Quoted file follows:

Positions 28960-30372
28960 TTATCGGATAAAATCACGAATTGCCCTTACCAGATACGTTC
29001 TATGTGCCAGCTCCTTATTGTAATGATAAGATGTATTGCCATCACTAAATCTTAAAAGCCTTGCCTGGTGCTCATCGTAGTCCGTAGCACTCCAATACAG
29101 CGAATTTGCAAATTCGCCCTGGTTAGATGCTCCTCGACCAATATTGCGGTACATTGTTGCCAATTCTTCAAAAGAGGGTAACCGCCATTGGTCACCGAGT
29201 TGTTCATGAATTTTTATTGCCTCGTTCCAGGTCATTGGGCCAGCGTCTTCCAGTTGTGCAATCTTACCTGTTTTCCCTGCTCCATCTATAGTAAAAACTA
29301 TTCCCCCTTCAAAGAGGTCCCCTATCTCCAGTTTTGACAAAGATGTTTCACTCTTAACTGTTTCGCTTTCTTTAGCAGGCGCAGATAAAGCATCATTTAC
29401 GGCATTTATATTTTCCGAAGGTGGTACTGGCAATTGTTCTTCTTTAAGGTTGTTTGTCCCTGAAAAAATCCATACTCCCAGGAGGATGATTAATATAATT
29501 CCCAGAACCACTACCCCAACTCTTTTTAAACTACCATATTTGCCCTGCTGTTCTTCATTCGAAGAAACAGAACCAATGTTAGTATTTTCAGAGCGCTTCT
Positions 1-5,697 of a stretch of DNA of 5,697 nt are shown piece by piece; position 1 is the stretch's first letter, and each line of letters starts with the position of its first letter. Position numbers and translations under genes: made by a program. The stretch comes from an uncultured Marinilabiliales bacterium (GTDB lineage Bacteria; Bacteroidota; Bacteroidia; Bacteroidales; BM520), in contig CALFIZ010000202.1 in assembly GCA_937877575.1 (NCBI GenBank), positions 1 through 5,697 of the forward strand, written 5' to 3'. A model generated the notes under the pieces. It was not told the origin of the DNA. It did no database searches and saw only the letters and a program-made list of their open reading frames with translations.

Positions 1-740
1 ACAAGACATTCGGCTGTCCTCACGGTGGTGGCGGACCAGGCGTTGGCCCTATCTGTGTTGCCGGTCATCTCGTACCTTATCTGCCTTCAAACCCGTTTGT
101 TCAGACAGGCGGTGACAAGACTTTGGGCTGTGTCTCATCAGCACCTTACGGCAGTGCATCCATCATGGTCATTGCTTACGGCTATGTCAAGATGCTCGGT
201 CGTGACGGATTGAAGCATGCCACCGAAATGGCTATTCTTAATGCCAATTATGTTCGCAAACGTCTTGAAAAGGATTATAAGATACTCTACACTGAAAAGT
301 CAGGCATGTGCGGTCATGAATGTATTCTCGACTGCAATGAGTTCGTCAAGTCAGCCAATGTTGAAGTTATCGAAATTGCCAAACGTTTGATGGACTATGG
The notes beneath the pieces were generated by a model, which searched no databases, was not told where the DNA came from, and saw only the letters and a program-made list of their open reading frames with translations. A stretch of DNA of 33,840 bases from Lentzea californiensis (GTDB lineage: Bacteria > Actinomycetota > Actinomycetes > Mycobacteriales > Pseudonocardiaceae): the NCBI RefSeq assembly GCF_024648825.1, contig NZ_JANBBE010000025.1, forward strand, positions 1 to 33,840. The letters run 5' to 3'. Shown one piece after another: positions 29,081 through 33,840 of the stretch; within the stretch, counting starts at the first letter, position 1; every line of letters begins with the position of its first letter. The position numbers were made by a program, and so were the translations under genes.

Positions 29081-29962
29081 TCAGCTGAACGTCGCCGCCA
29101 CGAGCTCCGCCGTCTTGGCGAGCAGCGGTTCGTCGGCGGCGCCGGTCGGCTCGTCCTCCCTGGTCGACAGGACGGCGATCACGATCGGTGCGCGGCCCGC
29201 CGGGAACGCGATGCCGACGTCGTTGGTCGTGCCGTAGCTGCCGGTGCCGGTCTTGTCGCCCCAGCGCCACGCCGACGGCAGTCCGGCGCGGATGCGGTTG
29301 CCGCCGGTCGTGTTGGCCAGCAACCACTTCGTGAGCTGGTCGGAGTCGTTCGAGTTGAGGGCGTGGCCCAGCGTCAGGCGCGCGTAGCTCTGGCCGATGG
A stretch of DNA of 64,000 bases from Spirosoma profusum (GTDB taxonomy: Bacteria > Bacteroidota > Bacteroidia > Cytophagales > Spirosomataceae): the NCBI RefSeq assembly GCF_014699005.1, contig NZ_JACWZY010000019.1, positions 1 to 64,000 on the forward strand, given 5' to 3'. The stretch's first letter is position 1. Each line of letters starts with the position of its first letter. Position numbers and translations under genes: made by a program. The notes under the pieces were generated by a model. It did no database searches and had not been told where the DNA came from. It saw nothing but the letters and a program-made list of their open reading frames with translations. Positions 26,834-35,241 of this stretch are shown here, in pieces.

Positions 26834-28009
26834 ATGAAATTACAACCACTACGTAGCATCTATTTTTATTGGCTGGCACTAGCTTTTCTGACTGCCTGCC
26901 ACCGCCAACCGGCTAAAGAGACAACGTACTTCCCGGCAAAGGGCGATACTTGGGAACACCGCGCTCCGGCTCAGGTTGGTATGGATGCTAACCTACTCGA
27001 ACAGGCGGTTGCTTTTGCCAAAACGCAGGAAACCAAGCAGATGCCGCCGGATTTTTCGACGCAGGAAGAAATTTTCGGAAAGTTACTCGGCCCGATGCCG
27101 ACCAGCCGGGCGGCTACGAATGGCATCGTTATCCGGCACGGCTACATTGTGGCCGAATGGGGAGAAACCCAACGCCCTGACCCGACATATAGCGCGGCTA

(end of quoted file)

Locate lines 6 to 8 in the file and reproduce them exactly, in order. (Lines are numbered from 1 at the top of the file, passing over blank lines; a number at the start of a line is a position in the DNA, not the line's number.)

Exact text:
29301 TTCCCCCTTCAAAGAGGTCCCCTATCTCCAGTTTTGACAAAGATGTTTCACTCTTAACTGTTTCGCTTTCTTTAGCAGGCGCAGATAAAGCATCATTTAC
29401 GGCATTTATATTTTCCGAAGGTGGTACTGGCAATTGTTCTTCTTTAAGGTTGTTTGTCCCTGAAAAAATCCATACTCCCAGGAGGATGATTAATATAATT
29501 CCCAGAACCACTACCCCAACTCTTTTTAAACTACCATATTTGCCCTGCTGTTCTTCATTCGAAGAAACAGAACCAATGTTAGTATTTTCAGAGCGCTTCT